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Dabbs Greer made a guest appearance on Lou Ferrigno, while Harry Dean Stanton appeared in The Avengers (2012), which also featured the Hulk as a character.
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The film cast includes one Oscar winner: Tom Hanks; and five Oscar nominees: Michael Clarke Duncan, James Cromwell, Graham Greene, Patricia Clarkson and Gary Sinise.
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David Morse appeared in an episode of Tales from the Crypt (1989) that was written by Frank Darabont.
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The expression about the cheese slipping of the cracker was used in True Blood (2008), which also takes place in Louisiana.
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The crew patterned the movements of the bugs that come out of Coffey's mouth after swimming fish and swarming insects.
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Michael Clarke Duncan had to stop lifting weights while filming to look more like a man from 1935.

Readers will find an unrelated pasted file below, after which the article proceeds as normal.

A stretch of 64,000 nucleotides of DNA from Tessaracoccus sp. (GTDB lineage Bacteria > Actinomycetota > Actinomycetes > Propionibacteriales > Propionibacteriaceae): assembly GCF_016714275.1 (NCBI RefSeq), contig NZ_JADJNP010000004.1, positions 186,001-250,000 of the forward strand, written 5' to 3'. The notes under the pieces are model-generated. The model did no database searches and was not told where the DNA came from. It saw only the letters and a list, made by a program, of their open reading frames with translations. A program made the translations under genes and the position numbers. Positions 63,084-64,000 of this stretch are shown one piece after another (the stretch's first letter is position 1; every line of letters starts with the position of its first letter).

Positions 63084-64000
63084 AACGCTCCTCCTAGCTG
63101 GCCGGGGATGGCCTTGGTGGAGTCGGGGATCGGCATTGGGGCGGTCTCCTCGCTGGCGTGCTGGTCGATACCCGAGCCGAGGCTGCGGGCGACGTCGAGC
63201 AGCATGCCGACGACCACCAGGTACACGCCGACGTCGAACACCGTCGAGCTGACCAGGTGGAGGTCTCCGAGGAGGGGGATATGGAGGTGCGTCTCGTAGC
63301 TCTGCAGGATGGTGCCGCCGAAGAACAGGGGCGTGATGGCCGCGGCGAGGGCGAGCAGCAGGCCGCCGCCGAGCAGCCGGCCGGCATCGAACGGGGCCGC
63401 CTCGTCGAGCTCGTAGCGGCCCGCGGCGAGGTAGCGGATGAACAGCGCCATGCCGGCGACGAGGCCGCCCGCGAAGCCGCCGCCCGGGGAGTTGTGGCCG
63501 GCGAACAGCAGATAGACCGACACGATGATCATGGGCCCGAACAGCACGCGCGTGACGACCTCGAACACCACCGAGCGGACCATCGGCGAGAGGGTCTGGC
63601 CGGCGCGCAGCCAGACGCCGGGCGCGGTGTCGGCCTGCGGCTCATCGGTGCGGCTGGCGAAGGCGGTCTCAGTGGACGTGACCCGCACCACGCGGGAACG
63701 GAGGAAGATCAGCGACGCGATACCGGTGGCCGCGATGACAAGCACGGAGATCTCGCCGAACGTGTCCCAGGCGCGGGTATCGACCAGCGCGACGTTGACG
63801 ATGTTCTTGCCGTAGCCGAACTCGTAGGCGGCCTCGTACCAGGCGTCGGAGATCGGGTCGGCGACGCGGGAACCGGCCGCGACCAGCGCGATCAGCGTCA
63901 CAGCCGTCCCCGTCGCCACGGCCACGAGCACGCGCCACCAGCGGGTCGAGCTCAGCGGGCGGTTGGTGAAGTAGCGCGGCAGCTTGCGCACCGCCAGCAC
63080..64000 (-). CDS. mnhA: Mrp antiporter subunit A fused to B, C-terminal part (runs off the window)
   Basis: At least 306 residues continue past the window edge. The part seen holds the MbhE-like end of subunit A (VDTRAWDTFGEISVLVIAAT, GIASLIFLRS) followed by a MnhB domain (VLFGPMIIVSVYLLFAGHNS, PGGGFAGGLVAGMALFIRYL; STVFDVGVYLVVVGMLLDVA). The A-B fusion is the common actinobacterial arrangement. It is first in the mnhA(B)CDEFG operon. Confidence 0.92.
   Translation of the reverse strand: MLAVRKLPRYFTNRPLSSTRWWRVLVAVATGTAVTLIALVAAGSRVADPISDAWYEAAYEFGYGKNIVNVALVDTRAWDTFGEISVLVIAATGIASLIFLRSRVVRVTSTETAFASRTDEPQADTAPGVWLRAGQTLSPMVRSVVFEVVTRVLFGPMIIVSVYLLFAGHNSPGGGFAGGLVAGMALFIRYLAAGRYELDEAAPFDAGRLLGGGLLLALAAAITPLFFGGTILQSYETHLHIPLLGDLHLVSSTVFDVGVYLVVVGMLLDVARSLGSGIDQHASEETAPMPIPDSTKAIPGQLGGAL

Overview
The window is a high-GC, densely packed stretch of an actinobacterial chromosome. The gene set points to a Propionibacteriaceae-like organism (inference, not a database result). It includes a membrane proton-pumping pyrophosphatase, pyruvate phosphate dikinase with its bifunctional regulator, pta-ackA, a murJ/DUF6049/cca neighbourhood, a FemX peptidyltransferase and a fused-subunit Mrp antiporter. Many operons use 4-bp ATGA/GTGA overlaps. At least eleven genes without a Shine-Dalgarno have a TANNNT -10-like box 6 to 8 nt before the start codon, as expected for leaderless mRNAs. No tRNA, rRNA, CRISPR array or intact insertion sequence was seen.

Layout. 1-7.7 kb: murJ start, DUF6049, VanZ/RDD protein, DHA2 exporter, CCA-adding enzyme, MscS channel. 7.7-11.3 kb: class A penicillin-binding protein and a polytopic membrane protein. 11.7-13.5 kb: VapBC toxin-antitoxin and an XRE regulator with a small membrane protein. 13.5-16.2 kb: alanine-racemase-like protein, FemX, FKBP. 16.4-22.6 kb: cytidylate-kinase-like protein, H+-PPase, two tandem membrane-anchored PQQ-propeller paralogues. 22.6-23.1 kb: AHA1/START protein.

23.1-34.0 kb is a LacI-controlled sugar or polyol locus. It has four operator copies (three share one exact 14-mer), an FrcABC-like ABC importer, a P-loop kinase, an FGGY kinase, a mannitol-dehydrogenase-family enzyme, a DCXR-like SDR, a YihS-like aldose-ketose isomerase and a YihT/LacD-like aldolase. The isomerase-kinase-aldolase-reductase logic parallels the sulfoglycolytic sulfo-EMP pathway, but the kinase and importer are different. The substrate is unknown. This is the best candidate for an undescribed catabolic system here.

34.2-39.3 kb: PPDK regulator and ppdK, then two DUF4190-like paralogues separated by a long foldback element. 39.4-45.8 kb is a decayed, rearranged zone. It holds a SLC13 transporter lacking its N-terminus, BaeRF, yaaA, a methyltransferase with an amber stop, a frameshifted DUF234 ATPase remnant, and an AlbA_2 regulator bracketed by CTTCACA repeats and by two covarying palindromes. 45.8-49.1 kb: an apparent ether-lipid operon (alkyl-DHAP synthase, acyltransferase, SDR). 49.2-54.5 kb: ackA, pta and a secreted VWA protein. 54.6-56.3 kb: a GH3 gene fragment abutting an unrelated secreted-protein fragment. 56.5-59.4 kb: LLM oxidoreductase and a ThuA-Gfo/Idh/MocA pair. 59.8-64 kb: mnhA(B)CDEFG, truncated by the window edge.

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The crew made a small cannon to shoot chocolate goo at David Morse. The goo hit Morse so hard it went up his nose, in his eyes, and into his mouth.
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E Block was built as one giant set so cameras could follow actors for longer shots.
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The sequence of what Paul sees when he takes John's hand was shot at a slower speed in order to give it a dream-like quality.
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Spoilers 

The trivia items below may give away important plot points.

Michael Clarke Duncan was uncomfortable with having to grab Tom Hanks crotch for the scene where he takes his infection away. Hanks left the set, came back to do the scene, Duncan grabbed at Hanks' crotch and was shocked because Hanks had put an empty water bottle in his pants. After that, Duncan felt more comfortable with the scene.